Simeon Poisson developed many novel applications of mathematics for statistics and physics. He was born at Pithviers on June 21, 1781, and died at Paris on April 25, 1840. His father had been a private soldier, and on his retirement was given a small administrative post in his native village. When the French revolution broke out, his father assumed the government of the village, and soon became a local dignitary.

When Simeon was a small boy, he was left in the care of a nursemaid. Sometimes the nursemaid would go out and leave him suspended by a small cord attached to a nail fixed in the wall, a precaution to prevent him from perishing under the teeth of the various animals and animalculae that roamed the floor. To entertain himself, Simeon would swing from one side to the other. He attributed this to his interest in pendulums that occupied much of his later work.

He was educated by his father who prodded him to be a doctor. His uncle offered to teach him medicine, and began by making him prick the veins of cabbage-leaves with a lancet. When he had perfected this, he was allowed to practice on humans, but in the first case that he did this by himself, the patient died within a few hours. Although the other physicians assured him that this was not an uncommon occurance, he vowed he would have nothing more to do with the medical profession.

Upon returning home, he discovered a copy of a question set from the Polytechnic school among the official papers sent to his father. This chance event determined his career. At the age of seventeen he entered the Polytechic. A memoir on finite differences which he wrote when only eighteen was so impressive that it was rapidly published in a prestigious journal. As soon as he had finished his studies he was appointed as a lecturer. Throughout his life he held various scientific posts and professorships. He made the study of mathematics his hobby as well as his business.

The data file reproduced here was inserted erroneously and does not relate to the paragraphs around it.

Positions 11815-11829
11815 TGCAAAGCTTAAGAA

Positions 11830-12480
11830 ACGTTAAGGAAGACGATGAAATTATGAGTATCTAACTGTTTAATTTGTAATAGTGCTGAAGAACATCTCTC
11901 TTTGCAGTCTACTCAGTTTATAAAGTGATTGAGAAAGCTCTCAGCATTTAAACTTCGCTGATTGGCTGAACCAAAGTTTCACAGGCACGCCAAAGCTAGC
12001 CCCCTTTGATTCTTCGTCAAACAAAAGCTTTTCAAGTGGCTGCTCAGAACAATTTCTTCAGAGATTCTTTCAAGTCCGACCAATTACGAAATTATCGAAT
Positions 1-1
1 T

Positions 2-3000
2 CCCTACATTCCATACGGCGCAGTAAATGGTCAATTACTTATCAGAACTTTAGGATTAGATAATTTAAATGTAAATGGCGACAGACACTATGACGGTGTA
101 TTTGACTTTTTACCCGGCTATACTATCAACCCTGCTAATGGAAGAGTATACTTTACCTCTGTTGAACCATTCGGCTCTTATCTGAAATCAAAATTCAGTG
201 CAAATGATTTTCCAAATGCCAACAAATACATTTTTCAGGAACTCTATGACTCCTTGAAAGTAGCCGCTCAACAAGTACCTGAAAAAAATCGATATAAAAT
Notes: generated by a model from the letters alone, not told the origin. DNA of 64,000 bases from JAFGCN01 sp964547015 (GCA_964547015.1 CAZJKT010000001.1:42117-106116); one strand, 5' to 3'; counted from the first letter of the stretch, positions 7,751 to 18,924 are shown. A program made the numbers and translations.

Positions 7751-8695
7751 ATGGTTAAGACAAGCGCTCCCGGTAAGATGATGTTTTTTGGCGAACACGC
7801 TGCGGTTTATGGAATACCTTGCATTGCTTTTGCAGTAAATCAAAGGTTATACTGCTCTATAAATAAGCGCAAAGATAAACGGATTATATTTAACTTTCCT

Over his life Simeon Poisson wrote between 300-400 manuscripts and books on a variety of mathematical topics, including pure mathematics, the application of mathematics to physical problems, the probability of random events, the theory of electrostatics and magnetism (which led the forefront of the new field of quantum mechanics), physical astronomy, and wave theory.

One of Simeon Poisson's contributions was the development of equations to analyze random events, later dubbed the Poisson Distribution. The fame of this distribution is often attributed to the following story. Many soldiers in the Prussian Army died due to kicks from horses. To determine whether this was due to a random occurance or the wrath of god, the Czar commissioned the Russian mathematician Ladislaus Bortkiewicz to determine the statistical significance of the events. Fourteen corps were examined, each for twenty years. For over half the corps-year combinations there were no deaths from horse kicks; for the other combinations the number of deaths ranged up to four. Presumably the risk of lethal horse kicks varied over years and corps, yet the over-all distribution fit remarkably well to a Poisson distribution.

**SOURCES:**

Wilkins, D. A collection of mathematical biographies: www.maths.tcd.ie/pub/HistMath/People/Poisson/RouseBall/RB_Poisson.html

O'Connor, J., and E. Robertson. Ladislaus Josephowitsch Bortkiewicz: www-groups.dcs.st-andrews.ac.uk/~history/Mathematicians/Bortkiewicz.html